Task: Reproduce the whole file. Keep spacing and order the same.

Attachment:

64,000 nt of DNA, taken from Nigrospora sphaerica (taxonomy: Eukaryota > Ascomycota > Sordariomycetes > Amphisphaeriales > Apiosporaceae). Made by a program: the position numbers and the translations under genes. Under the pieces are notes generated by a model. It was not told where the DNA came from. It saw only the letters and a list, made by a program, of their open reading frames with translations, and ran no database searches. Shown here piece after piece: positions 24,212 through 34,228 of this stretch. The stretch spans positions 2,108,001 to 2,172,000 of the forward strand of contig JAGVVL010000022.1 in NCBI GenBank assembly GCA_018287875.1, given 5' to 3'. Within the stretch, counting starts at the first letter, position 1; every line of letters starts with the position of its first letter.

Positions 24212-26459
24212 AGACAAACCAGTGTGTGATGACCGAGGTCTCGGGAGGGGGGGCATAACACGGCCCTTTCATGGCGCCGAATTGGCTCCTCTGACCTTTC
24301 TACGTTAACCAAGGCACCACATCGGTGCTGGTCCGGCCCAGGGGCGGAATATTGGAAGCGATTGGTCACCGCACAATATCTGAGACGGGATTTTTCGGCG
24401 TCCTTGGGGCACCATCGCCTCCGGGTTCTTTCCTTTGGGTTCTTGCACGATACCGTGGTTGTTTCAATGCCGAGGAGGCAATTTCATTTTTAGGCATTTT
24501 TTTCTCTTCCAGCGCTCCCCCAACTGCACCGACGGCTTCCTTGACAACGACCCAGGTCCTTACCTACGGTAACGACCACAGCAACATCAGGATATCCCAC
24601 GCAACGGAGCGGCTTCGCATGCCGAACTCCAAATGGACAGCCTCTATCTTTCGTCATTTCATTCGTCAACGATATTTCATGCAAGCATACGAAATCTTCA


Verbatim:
64,000 nt of DNA, taken from Nigrospora sphaerica (taxonomy: Eukaryota > Ascomycota > Sordariomycetes > Amphisphaeriales > Apiosporaceae). Made by a program: the position numbers and the translations under genes. Under the pieces are notes generated by a model. It was not told where the DNA came from. It saw only the letters and a list, made by a program, of their open reading frames with translations, and ran no database searches. Shown here piece after piece: positions 24,212 through 34,228 of this stretch. The stretch spans positions 2,108,001 to 2,172,000 of the forward strand of contig JAGVVL010000022.1 in NCBI GenBank assembly GCA_018287875.1, given 5' to 3'. Within the stretch, counting starts at the first letter, position 1; every line of letters starts with the position of its first letter.

Positions 24212-26459
24212 AGACAAACCAGTGTGTGATGACCGAGGTCTCGGGAGGGGGGGCATAACACGGCCCTTTCATGGCGCCGAATTGGCTCCTCTGACCTTTC
24301 TACGTTAACCAAGGCACCACATCGGTGCTGGTCCGGCCCAGGGGCGGAATATTGGAAGCGATTGGTCACCGCACAATATCTGAGACGGGATTTTTCGGCG
24401 TCCTTGGGGCACCATCGCCTCCGGGTTCTTTCCTTTGGGTTCTTGCACGATACCGTGGTTGTTTCAATGCCGAGGAGGCAATTTCATTTTTAGGCATTTT
24501 TTTCTCTTCCAGCGCTCCCCCAACTGCACCGACGGCTTCCTTGACAACGACCCAGGTCCTTACCTACGGTAACGACCACAGCAACATCAGGATATCCCAC
24601 GCAACGGAGCGGCTTCGCATGCCGAACTCCAAATGGACAGCCTCTATCTTTCGTCATTTCATTCGTCAACGATATTTCATGCAAGCATACGAAATCTTCA